Friday, November 12, 2004


It's already started.
School Unit Mandates 'Intelligent Design'
DOVER, Pa. - When talk at the high school here turns to the origins of life, biology teachers have to make time for both Charles Darwin as well as his detractors.

Last month, this rural south-central Pennsylvania community became first in the nation to mandate the teaching of "intelligent design," which holds that the universe is so complex that it must have been created by an unspecified higher power.

Last month, the Dover Area School District board voted to overhaul its ninth-grade biology curriculum. It now requires students to learn about alternate theories to evolution, which holds that Earth is billions of years old and that life forms developed over millions of years.

Critics say it's a veiled attempt to require public school children to learn creationism, a biblical-based view that credits the origin of species to God.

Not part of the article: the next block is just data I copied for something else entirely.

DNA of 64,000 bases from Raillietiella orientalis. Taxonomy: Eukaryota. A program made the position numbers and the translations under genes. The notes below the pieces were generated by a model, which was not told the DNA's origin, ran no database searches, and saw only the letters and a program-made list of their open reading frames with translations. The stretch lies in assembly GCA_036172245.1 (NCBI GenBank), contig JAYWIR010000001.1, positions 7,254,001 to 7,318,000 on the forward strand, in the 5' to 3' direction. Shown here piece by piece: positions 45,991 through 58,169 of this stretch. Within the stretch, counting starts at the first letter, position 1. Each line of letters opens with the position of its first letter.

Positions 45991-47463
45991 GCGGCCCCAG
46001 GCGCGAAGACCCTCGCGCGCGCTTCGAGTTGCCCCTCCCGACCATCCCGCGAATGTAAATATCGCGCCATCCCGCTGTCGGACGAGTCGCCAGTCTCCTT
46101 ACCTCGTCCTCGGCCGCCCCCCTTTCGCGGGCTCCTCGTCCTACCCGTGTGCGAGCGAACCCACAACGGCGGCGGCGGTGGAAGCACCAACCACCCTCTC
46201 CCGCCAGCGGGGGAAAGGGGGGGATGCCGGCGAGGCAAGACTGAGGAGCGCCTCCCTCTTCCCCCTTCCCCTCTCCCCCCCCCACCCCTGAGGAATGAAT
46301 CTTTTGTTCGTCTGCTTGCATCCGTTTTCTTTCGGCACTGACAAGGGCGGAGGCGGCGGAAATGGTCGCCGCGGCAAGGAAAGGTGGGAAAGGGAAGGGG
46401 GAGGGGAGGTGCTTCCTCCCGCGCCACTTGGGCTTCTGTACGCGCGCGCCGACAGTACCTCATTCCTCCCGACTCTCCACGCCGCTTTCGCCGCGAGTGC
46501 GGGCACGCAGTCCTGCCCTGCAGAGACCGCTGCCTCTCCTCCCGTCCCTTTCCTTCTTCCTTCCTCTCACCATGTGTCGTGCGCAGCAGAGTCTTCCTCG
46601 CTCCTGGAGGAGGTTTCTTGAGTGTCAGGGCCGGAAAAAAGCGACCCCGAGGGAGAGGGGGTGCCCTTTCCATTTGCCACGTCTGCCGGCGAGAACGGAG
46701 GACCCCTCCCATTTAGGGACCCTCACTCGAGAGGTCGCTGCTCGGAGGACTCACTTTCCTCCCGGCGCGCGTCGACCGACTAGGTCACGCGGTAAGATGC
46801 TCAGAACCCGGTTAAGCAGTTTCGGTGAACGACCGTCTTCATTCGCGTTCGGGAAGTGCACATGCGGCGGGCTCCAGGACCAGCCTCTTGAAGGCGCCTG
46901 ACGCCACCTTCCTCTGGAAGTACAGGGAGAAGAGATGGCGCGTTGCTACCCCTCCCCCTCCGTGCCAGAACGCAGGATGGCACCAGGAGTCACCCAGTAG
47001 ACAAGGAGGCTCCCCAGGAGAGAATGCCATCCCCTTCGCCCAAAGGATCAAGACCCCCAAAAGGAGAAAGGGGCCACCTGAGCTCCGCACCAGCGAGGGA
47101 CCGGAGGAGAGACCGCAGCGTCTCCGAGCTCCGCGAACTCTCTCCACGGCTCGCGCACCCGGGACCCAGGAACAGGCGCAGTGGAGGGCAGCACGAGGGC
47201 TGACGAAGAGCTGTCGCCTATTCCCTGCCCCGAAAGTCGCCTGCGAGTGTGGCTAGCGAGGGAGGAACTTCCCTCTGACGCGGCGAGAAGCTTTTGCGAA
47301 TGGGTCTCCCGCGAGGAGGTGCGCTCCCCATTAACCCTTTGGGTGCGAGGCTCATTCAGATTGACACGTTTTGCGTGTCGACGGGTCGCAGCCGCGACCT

What's next, how about no birth control? Oh wait, they're doing that, too.
Some pharmacists refusing to dispense birth-control pills

Some pharmacists, however, disagree and refuse on moral grounds to fill prescriptions for contraceptives. And states from Rhode Island to Washington have proposed laws that would protect such decisions.

Mississippi enacted a sweeping statute that went into effect in July that allows health care providers, including pharmacists, to not participate in procedures that go against their conscience. South Dakota and Arkansas already had laws that protect a pharmacist’s right to refuse to dispense medicines. Ten other states considered similar bills this year.

At least we can keep the extremist off the Supreme Court. There are still enough rational reality-based Senators to fillibuster. Oh, wait. Maybe not.
Frist to Democrats: Stop Blocking Judges
Senate Majority Leader Bill Frist urged Democrats yesterday to stop blocking President Bush's federal court nominees and hinted that he might try to change Senate rules to thwart their tactics.

"One way or another, the filibuster of judicial nominees must end," Frist (R-Tenn.) said in a speech to the Federalist Society, a conservative legal group.

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